What are government officials hiding from you? All kinds of things

It’s not new, and it’s not surprising, that some government officials and politicians don’t want the public to know what they’re up to. But it seems to be getting worse lately in Charlotte and in North Carolina and one can only guess what that means for you the taxpayer.

State law says most of what government does is public, but lately legislators, police, and state and local bureaucrats have been scoffing at that notion. What are they hiding?

North Carolina’s open meetings law starts by saying, because government exists “solely to conduct the people’s business, it is the public policy of North Carolina that the hearings, deliberations, and actions of these bodies be conducted openly.”

And the state’s public records law says government documents “are the property of the people. Therefore, it is the policy of this State that the people may obtain copies of their public records and public information free or at minimal cost unless otherwise specifically provided by law.”

Government exists solely to conduct the people’s business. Records are the property of the people.

Have you ever tried to get a public record from your home city or from the state? We at The Charlotte Observer try all the time, to help us tell you what’s going on with your government. Let’s just say not everyone is feeling the urgency to follow the letter or the spirit of the law.

Crime scene tape stretches across Romare Bearden Park after a New Years Eve shooting injured several people. CMPD hasn’t provided the Observer records about crime at the park.
Crime scene tape stretches across Romare Bearden Park after a New Years Eve shooting injured several people. CMPD hasn’t provided the Observer records about crime at the park.

Consider these examples:

After five people were shot in uptown’s Romare Bearden Park on New Year’s Eve, Observer criminal justice reporter Ryan Oehrli asked the city for statistics on how many shootings there have been uptown each year for the past five years, and specifically in or around the park. He still hasn’t received the records.

We asked for public records related to Panthers owner David Tepper’s canceled deal with the city at the old Eastland mall site. Almost two years later, we still haven’t received anything.

The Observer’s Ames Alexander and Gavin Off wanted to review Department of Labor records about workplace deaths last year. Officials there said it was their policy to charge 10 cents per page. But state law says the public can come to the government office and review public records for free. It took a month of back and forth with the Observer’s lawyer before the Department of Labor followed the law and allowed us to look at the records for free.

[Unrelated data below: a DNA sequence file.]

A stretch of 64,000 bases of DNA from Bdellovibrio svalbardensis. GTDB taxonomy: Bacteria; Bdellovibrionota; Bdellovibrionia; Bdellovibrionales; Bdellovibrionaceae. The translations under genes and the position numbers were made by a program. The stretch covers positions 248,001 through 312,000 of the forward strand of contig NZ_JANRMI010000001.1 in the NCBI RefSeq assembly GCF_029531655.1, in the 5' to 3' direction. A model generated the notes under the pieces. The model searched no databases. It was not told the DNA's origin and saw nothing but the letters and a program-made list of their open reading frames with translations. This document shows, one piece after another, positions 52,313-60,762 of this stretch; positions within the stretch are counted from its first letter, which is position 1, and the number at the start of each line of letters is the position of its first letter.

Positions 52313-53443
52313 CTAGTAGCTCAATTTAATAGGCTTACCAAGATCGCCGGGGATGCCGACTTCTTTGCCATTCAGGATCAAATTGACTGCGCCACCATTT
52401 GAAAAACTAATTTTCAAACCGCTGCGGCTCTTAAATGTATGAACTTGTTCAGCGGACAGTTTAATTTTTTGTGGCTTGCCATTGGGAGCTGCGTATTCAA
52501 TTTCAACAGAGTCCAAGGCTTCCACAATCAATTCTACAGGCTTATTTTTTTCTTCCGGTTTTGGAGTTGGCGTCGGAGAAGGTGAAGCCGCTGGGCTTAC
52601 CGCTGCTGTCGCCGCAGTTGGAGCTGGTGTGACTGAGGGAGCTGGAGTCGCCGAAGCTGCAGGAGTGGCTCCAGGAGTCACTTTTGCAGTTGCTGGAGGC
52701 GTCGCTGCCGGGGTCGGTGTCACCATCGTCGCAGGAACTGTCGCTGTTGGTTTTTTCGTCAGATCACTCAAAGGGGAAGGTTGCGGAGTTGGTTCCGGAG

Last year, the city of Charlotte rolled out its most recent tree canopy estimate, showing that tree loss had dramatically slowed over the previous five years. Some experts were skeptical, and in November, Off asked the city for data that had already been discussed at a public city meeting a couple of days earlier. A full 99 days later, the city sent Off the records.

WBTV asked the city of Charlotte for public records related to a City Council team-building survey. The city refused to provide them, and after a court fight, a judge ordered the city to pay WBTV $125,000 to cover the station’s legal fees.

It’s not just in Charlotte. In Asheville, two reporters were convicted of trespassing while covering police breaking up a protest in a city park. In Raleigh, News & Observer reporter Virginia Bridges had to fight for three years to get public records about police settlements there.

And most egregiously, N.C. legislators passed sweeping legislation last fall declaring that each individual legislator can decide whether their records are public or not. The law even lets legislators sell those records to the highest bidder.

That provision was driven by Republican leaders, but government secrecy is not a partisan issue. A John Locke Foundation survey found that more than 85 percent of respondents believed that open records laws are extremely important or very important in ensuring accountability among state legislators.

So, what to do? There’s no easy answer as long as we elect people who want to keep you in the dark or look the other way when staffers do. The first step, as is usually the case, is to become aware of the problem, then elect candidates who see that too.

In the meantime, the Observer and other news outlets that care about government transparency will keep knocking on the door.